Multiple potential applications

What kind of context will derive most benefit from this solution? A first natural application concerns the Orange forums, the customer care service, and self-troubleshooting. A prototype is being developed on the Orange forums assistance base by identifying the right paradigms for this dedicated model. Looking ahead, the field is far bigger, because the tool can operate as a sort of semantic search engine. For example, it is possible to search for very precise information in technical documents, carry out biomedical searches (on tests, reports, diagnostics, and on any patient or physician records), produce aids for data-journalism, both for readers looking for information and authors carrying out fact-checking.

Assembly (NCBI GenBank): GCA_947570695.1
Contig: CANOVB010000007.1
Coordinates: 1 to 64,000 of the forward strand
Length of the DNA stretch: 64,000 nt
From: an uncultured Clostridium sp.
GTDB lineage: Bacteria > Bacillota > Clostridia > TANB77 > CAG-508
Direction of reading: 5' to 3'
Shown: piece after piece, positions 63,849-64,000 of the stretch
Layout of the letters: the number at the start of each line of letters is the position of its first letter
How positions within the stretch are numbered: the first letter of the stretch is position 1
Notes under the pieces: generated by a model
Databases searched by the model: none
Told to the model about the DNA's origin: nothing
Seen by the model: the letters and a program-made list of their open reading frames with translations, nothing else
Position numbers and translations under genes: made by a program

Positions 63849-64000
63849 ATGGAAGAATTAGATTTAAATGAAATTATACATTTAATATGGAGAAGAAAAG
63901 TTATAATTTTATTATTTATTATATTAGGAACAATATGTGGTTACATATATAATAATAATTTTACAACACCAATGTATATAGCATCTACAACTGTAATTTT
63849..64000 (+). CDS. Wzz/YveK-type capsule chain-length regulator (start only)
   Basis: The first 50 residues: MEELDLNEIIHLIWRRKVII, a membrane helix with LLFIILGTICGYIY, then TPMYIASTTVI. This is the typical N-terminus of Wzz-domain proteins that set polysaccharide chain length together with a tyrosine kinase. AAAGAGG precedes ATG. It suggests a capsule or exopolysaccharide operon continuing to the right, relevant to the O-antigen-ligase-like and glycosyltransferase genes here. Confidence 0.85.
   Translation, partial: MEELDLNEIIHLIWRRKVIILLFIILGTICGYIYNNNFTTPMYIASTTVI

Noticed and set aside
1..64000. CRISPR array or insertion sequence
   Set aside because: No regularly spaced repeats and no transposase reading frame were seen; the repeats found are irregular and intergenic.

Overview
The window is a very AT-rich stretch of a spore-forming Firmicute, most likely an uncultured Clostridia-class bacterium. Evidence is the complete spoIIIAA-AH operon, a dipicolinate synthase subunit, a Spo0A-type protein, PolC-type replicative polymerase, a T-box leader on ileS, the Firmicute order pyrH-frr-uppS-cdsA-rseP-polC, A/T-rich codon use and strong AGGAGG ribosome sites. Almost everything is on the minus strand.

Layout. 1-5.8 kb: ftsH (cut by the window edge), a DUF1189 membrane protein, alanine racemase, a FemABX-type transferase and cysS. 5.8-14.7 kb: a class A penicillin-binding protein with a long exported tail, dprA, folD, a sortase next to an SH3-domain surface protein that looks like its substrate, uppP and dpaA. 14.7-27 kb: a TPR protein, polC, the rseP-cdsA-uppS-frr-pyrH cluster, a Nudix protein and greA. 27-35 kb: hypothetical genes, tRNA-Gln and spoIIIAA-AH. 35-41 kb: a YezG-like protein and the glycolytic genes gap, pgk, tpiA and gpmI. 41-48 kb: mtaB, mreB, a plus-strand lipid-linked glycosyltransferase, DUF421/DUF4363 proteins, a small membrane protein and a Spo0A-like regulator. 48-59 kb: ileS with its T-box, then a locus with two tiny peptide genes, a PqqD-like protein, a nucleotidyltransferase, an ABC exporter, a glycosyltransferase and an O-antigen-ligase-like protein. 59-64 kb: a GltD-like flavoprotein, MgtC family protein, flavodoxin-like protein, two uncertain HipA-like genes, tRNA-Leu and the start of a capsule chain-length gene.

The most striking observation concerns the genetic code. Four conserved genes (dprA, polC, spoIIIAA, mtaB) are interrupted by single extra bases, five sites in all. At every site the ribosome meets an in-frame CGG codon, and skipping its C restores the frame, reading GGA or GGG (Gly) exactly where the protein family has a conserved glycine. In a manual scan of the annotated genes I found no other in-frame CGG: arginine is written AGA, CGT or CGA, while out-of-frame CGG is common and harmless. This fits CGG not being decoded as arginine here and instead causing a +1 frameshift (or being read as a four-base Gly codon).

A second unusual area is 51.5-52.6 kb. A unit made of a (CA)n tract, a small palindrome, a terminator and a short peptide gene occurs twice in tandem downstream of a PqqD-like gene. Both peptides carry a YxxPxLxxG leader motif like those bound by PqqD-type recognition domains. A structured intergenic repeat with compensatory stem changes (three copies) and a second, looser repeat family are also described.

And further ahead, another target will be achieved with the analysis of syntax, textual structure, predicates and arguments. “With our current approach, the sentence “Peter repaired Paul’s car” will help us to understand that this is about auto repairs, and that two people are concerned, but without knowing exactly who actually helped who. By identifying the semantic roles of the constituent parts of the sentence, our team is trying to improve detailed understanding of texts,” added the two researchers.


“Our tool can operate as a sort of semantic search engine.”